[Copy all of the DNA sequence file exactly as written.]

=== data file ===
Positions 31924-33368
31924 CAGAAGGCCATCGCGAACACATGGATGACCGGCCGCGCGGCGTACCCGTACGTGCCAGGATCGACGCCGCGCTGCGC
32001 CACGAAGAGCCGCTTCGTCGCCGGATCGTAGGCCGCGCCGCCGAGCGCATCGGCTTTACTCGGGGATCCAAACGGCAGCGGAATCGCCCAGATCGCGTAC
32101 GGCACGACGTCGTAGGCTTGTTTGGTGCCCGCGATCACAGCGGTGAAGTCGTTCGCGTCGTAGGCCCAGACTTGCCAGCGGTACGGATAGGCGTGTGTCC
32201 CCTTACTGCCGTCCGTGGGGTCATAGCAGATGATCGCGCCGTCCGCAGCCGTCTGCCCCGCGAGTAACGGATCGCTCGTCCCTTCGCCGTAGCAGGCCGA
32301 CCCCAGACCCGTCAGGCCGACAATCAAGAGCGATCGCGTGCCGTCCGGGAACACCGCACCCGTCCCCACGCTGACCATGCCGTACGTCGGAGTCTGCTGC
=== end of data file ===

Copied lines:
Positions 31924-33368
31924 CAGAAGGCCATCGCGAACACATGGATGACCGGCCGCGCGGCGTACCCGTACGTGCCAGGATCGACGCCGCGCTGCGC
32001 CACGAAGAGCCGCTTCGTCGCCGGATCGTAGGCCGCGCCGCCGAGCGCATCGGCTTTACTCGGGGATCCAAACGGCAGCGGAATCGCCCAGATCGCGTAC
32101 GGCACGACGTCGTAGGCTTGTTTGGTGCCCGCGATCACAGCGGTGAAGTCGTTCGCGTCGTAGGCCCAGACTTGCCAGCGGTACGGATAGGCGTGTGTCC
32201 CCTTACTGCCGTCCGTGGGGTCATAGCAGATGATCGCGCCGTCCGCAGCCGTCTGCCCCGCGAGTAACGGATCGCTCGTCCCTTCGCCGTAGCAGGCCGA
32301 CCCCAGACCCGTCAGGCCGACAATCAAGAGCGATCGCGTGCCGTCCGGGAACACCGCACCCGTCCCCACGCTGACCATGCCGTACGTCGGAGTCTGCTGC